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Rev. II, 277. GOULD (1959) Mechanism and Structure in Organic Chemistry, Holt, Rinehart, Winston, chap. 11. HAMMOND and HAWTHORNE (1956) Steric effects in aromatic substitution, Steric Effects in Organic Chemistry, edited by Newman, Wiley. HEY (1967) Arylation of aromatic compounds, Advances in Free Radical Chemis­ try, vol. 2, 47. , McGraw-Hill, chaps. 16 and 17. C. Lecture Series, No. 2. NORMAN (1968) Principles of Organic Synthesis, Methuen, chaps. 11 and 12. NORMAN and TAYLOR (1965) Electrophilic Substitution in Benzenoid Compounds, Elsevier.

While benzene itself will not form any crystal­ line complexes of this type, alkylbenzenes such as mesitylene will do so with the more powerful complexing agents. Formula (2) repre­ sents the mesitylene-benzotrifuroxan complex. (2) ^-Complexes of benzene with hydrogen chloride and with iodine have been mentioned earlier (p. 21). Hydrogen chloride dissolves in 53 54 INTRODUCTION TO THE CHEMISTRY OF BENZENOID COMPOUNDS benzene at low temperatures to provide a 1:1 complex usually rep­ resented by (3).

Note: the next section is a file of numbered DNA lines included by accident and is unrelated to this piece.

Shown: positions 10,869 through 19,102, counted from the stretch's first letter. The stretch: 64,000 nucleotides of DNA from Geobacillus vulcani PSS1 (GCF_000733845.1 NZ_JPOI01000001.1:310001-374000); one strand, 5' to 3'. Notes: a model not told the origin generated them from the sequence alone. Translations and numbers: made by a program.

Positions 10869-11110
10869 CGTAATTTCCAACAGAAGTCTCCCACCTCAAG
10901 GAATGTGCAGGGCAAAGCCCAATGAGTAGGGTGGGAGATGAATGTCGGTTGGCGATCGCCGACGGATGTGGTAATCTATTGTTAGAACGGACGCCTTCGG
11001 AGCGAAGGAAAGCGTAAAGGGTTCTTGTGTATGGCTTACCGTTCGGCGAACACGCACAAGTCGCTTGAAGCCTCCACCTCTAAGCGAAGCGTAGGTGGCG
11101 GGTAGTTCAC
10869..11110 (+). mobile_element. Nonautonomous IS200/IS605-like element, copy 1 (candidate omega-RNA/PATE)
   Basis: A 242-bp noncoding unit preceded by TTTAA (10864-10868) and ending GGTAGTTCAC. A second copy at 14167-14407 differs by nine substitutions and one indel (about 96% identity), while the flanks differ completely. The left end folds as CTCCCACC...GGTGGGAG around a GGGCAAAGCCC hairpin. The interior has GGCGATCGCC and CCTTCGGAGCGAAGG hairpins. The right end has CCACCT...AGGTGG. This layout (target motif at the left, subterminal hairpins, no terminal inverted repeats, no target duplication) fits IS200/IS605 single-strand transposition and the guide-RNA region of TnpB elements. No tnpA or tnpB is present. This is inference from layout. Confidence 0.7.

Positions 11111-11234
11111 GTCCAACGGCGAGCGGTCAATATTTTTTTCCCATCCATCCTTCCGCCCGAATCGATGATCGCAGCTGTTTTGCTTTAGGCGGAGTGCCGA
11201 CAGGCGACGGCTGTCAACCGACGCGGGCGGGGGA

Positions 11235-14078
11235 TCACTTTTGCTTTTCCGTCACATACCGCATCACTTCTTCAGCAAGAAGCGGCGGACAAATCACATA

Substitutions predominate. DISUBSTITUTION IN BENZENOID COMPOUNDS 37 When the group attracts the π-electrons from the benzene ring (mArX -raAlkX) is negative and substitution occurs mainly in the ra-position. FURTHER CONSIDERATION OF THE MECHANISM OF AROMATIC SUBSTITUTION Substitution into a benzene nucleus which already carries a sub­ stituent must proceed by a path related to that already described for benzene itself, but the presence of the substituent will clearly affect the stability of the transition states and the Wheland intermediate, and from what has been said above, it is obvious that the effect of a substituent will not be the same at all positions on the nucleus.

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